A similar sane pregnancy piece appeared here recently, but I just got this letter this morning and the message bears reiterating: micromanagement and martyrdom are not necessary to create perfect fetuses. Or children. – L.
Dear Free-Range Kids: I just wanted to share my story for your readers of how I am going Free-Range before I’m actually a parent.
After many years, miscarriages, and rounds of IVF, we have finally confirmed that we are pregnant again. Through the process, I had joined several trying to conceive and pregnancy forums to seek support, comfort and camaraderie. While I received all of this in the Trying to Conceive forums, what I found in the pregnancy forums was wrought with an anxiety so pervasive that it boarded on the ridiculous. Can I eat cheese? Is non-alcoholic wine ok? Which deli meat has listeria? Are brown shoes safe for pregnancy? (Actual Questions from the What to Expect Forum).
I have a different approach. A certain live-life-as-I-always-had-approach. And when I shared my approach with other forum members and other women, the passive aggressive message I received was clear. Women who avoid a bunch of foods, activities, and environments based on largely unsupported science, bad studies, and modern day myth love their babies and all us coffee drinking, occasional wine consuming, bologna or sushi eating risk takers don’t.
It doesn’t matter that those risks are infinitesimally small, *any* risk is just too risky because they are – as these women believed – unnecessary risks. “Anyone who can’t live without caffeine for 9 short months doesn’t deserve to have a baby.” was actually said by a forum member. Apparently, this person has never had a steaming cup of addiction satisfying bliss every morning for the last decade and a half….my preciousssssss.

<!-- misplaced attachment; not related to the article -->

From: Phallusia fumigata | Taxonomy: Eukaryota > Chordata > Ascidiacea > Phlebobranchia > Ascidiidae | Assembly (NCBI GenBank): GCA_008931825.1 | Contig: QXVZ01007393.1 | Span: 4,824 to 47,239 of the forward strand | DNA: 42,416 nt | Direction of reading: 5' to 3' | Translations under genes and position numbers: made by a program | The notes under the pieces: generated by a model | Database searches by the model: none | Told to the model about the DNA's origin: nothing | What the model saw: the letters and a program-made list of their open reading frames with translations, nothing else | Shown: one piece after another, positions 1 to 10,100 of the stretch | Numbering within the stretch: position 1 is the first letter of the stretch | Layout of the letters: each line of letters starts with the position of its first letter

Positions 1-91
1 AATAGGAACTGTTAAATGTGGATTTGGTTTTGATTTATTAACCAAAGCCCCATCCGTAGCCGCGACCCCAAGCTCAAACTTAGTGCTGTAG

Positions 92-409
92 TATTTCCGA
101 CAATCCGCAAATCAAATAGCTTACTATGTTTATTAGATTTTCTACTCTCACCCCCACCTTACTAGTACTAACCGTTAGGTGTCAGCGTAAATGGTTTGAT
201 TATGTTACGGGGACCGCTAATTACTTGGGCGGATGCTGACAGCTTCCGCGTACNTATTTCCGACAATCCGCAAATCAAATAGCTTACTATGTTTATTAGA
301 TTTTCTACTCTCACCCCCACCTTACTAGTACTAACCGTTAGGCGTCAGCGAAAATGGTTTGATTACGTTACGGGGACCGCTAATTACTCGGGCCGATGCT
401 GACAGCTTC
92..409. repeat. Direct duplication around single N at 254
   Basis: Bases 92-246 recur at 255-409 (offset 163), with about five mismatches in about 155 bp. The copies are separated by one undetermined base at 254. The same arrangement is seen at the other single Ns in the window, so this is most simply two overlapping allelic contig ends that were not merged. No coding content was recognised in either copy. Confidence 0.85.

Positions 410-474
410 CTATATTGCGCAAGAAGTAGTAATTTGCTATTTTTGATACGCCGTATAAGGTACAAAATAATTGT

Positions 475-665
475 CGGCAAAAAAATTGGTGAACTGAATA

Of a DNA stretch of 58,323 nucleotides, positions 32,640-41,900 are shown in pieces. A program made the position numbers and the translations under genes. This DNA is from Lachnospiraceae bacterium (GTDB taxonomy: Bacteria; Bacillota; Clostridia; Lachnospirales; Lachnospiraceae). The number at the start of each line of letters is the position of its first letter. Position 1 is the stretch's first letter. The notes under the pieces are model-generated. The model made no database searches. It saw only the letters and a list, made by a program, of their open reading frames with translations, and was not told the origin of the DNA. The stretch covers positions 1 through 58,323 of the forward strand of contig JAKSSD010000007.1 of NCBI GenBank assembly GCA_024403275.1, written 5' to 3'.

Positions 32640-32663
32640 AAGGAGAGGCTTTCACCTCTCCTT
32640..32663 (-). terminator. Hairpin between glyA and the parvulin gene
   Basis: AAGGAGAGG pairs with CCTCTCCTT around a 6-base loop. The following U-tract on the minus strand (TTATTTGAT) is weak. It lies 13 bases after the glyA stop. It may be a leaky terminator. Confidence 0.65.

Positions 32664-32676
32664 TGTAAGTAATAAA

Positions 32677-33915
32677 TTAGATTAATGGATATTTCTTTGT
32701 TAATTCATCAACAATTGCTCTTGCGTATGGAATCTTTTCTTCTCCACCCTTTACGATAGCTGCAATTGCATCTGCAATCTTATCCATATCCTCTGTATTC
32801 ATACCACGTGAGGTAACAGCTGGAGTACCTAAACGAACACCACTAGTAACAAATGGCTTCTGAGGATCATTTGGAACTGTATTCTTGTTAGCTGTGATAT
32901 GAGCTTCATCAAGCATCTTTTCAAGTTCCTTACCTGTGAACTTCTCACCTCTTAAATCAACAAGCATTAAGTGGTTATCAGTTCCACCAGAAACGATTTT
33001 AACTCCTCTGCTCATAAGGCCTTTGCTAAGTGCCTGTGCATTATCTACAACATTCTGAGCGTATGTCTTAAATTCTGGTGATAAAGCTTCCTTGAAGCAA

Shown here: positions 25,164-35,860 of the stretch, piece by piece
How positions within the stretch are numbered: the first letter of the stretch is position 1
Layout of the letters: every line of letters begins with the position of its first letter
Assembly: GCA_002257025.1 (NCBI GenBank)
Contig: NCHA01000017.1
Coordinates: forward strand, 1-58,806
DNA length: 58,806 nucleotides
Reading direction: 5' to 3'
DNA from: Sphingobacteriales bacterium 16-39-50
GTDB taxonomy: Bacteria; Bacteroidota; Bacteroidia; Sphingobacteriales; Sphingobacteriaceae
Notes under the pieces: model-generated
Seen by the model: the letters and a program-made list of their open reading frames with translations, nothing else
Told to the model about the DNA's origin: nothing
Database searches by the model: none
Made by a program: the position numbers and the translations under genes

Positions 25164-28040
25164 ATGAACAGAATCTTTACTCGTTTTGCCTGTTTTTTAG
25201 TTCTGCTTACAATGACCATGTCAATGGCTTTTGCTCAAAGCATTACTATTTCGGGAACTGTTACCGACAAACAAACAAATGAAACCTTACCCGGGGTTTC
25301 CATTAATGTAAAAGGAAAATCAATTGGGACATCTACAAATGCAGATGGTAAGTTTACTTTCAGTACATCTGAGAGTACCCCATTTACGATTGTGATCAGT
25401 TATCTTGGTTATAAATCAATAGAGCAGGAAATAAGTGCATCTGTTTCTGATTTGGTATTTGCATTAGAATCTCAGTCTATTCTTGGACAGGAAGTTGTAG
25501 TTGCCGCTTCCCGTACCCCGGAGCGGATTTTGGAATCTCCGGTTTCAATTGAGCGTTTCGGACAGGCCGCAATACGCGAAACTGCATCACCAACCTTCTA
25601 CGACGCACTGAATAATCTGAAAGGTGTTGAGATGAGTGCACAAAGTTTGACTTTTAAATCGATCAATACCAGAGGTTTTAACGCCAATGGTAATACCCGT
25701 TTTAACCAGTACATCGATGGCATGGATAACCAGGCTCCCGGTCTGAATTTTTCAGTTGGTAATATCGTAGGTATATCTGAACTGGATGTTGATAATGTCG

I suppose that having had spent so much time, energy and what feels like truckloads of money to get a baby would make me be extra cautious….but it doesn’t. I learned early on in the entire process of trying to conceive that sequence of events had to happen in perfect succession in order for there to be a viable pregnancy and 90% of these outcomes are genetic. Translation: I have virtually no control over it. If I miscarry, it won’t be because I ate some sushi, or drank some coffee, went for a jog or cleaned the cat’s litter.
So my Free-Range big step is to refuse to read all the books about pregnancy and to ignore all the “advice” unless it’s substantiated by compelling evidence. I will stay off the mommy forums and avoid the cacophony of worried voices that make it impossible to stay sane. I will refuse to forget that women have babies all over the world without these restrictions, and the women of the 1940s gave birth to the largest generation of Americans while drinking and smoking and eating deli meat. In Norway they eat a diet largely of fish and don’t worry about mercury. And I will remember that life is risky, and to avoid life is to avoid living.
Warmest Regards, Cathy Mustico
Lenore here: This reminds me of one of the most helpful lines I ever read, which came as a comment here, some years ago:
Most of the time, when something bad happens to a kid, it isn’t because of bad parents, it’s because of bad luck.